In time for Halloween, we discover how Rick and Morty and Itchy & Scratchy inspired Habito's ghoulish animations, in our best advertising campaign of 2019.
Scandalised. Triggered. Disgusted.
Just three of the words to describe how I felt seeing an insensitive bunch of adverts on UK telly recently. Tentacles attacking women in their living rooms, piranhas eating a man alive in the kitchen; can you believe someone thought something like this video would be a good idea?
The brand who messed up is mortgage startup Habito, and the guilty party behind it all was London's Uncommon, one of those hip creative studios all the art and design mags love.
Not one to be easily tricked, I contacted both names in order to get to the bottom of things. My mission: to get the ads pulled from all stations, web pages and public spaces, whilst pretending to be one of the UK's leading art and design writers. See how easily they fell for it below, these culture war enemies of ours. Win!
The Rude: Uncommon Creative Studio
Would you agree there's never been such a shameful run of adverts? Especially advertising something as innocuous as mortgages? Hey? Answer me!
Uncommon: "We’ve definitely never seen someone’s spine pulled out of their mouth in a TV ad before, that’s for sure! But businesses and categories that are normally perceived as a bit boring are the greatest opportunities we get in our industry.
"Our whole job is to make the brand stand out from the competition; the more established the category conventions are, the more reward there is for breaking them."
If that gets you to sleep at night, fine. Anyway, how did you approach the brief? I bet you had fun with it, you sickos.
"So much fun. Some of the ideas on the cutting room floor are genuinely horrendous. They’d have kept people up at night. But that’s always a good test of when you’ve got a good creative platform – you can keep crafting idea after idea.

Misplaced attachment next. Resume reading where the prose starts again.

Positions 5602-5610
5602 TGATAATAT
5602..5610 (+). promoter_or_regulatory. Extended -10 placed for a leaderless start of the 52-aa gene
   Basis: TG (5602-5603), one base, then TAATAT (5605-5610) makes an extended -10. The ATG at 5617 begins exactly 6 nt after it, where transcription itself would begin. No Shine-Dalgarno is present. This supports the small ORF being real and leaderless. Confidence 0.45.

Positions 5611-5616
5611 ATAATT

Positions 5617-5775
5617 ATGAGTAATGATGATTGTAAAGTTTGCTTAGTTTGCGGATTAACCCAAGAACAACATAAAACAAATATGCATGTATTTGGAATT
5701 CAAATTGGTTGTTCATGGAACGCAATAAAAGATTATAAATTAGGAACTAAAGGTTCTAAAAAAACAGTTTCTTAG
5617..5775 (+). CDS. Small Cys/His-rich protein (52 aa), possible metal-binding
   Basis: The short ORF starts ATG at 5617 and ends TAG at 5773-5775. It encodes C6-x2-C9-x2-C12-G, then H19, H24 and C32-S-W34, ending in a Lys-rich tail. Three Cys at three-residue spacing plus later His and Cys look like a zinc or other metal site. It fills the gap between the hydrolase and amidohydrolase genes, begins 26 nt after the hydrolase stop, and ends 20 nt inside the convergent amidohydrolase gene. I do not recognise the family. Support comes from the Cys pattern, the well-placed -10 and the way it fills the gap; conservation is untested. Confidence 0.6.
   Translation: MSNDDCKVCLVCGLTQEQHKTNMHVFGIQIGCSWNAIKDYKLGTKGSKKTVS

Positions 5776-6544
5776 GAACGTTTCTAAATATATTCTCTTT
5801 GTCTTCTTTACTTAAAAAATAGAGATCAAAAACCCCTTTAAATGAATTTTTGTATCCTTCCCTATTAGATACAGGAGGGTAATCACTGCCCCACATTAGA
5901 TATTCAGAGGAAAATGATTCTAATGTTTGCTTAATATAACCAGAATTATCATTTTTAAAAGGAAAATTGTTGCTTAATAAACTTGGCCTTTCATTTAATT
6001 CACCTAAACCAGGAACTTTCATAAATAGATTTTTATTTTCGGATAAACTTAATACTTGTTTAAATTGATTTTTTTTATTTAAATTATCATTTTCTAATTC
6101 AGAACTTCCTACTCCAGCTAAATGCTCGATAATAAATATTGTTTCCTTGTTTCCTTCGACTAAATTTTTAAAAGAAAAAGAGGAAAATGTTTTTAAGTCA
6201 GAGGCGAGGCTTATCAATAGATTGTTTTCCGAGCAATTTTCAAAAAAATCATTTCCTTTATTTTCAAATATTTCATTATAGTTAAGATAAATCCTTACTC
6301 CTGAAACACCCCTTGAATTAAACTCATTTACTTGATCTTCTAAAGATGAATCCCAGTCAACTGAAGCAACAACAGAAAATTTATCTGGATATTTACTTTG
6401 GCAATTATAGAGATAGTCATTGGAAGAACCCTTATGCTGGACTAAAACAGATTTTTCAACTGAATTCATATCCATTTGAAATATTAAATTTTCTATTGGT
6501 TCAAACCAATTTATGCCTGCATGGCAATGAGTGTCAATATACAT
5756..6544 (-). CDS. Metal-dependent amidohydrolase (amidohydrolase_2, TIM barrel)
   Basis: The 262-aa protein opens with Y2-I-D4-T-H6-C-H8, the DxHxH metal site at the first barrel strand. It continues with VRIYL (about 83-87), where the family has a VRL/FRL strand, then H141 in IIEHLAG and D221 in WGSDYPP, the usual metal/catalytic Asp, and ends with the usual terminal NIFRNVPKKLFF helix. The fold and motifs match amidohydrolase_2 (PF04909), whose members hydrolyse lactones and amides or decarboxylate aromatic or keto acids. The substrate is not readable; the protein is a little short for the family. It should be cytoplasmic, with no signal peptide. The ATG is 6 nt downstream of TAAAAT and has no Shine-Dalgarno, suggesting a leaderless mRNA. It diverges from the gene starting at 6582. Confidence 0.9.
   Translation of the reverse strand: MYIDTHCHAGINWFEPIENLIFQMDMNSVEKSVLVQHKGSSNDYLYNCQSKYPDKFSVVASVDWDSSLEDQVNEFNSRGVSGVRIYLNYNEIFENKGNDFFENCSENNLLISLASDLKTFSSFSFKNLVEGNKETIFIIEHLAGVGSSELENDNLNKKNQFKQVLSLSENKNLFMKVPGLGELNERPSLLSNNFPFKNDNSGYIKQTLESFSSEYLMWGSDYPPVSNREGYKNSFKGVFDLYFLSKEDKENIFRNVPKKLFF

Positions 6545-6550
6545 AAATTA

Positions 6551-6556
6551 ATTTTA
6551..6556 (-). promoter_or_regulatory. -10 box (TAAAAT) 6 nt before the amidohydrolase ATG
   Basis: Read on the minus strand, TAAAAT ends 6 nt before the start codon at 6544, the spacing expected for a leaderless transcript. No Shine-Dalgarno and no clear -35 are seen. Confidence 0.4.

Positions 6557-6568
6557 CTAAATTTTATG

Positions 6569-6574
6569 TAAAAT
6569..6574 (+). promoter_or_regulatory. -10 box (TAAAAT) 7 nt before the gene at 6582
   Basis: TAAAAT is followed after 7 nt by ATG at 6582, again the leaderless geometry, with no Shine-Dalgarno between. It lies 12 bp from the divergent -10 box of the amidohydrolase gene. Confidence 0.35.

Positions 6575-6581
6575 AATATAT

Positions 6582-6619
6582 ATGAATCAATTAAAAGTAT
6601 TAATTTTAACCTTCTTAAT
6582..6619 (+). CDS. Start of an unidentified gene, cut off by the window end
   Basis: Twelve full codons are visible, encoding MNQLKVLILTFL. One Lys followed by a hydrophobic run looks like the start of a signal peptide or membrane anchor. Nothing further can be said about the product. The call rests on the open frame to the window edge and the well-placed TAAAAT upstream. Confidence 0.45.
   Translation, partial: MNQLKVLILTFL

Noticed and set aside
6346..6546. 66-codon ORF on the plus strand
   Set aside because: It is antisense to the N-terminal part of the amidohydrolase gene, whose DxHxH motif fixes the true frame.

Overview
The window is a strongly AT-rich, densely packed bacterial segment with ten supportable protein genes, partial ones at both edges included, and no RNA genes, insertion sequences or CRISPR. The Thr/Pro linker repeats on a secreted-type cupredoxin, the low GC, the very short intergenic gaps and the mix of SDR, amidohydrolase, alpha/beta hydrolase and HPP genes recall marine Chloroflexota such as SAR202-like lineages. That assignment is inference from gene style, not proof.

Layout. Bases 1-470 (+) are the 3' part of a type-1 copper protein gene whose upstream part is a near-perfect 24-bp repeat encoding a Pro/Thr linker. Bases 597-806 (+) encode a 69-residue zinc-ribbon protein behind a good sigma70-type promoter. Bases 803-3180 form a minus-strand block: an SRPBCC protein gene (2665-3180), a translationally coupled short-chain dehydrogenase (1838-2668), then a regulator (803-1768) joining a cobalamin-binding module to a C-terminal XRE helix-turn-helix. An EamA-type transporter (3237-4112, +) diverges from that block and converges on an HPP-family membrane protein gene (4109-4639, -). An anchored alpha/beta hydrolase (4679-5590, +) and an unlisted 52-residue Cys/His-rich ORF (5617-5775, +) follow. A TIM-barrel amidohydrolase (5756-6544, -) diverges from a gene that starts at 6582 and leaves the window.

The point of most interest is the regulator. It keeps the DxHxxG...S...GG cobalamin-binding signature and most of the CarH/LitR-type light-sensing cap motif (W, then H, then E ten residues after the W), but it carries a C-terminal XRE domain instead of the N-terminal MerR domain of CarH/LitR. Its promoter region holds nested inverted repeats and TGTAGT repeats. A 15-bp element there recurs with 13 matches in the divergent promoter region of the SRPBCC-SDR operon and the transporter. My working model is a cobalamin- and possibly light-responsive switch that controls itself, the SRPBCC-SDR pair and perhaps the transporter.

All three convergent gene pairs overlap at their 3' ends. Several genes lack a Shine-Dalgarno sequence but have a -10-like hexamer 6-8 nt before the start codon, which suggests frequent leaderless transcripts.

"Habito’s mission is ‘to save people from the hell of mortgages’. So, we ran with the idea of what ‘mortgage hell’ could be, and allowed ourselves to get as extreme as possible. Obviously the more extreme, the more you have to dial down the graphic visuals.
"We looked at references like Rick and Morty and Itchy & Scratchy. They’ve worked out something brilliant, which is that you can turn something horrifying into something funny just by changing the way you treat it visually."
I sincerely hope someone tried to stop these from airing..?
"As with any project, we’re always keen to keep Clearcast in the loop – particularly when it comes to animation, as it’s very hard to make changes late in the day if something doesn’t pass clearance.
"It’s important for us that we stay true to our comedic tone – not venturing into anything offensive or scary. We’re always wanting to push the creative further, so it’s definitely a balance to ensure we’re not overstepping the mark."
Well, they did in my eyes. Still reeling from the visual offences I had seen, I took my grievances to the doors of Habito, riding high from my own self-importance on the back of one mighty high horse. Chief marketing officer Abba Newbery reluctantly agreed to see me; I think she has a really cool name.
The Bad: Habito
What were you thinking when you got Uncommon to create these abominations?
Abba: "We gave Uncommon the most open brief possible - help us shake up the mortgage market for all time. The only real steer we gave them was to bring our brand promise to life – 'to set people free from the hell of mortgages' – and a list of ads that Dan the founder loved and also hated (which included the very old Blackcurrant Tango launch ad – love! And Money Supermarket Skeletor and He-Man– hate!)
"We had worked with Uncommon before so expected nothing but an uncompromising and highly unconventional route, dripping with creativity. Did we expect 'comedy mortgage death' though – er, no!"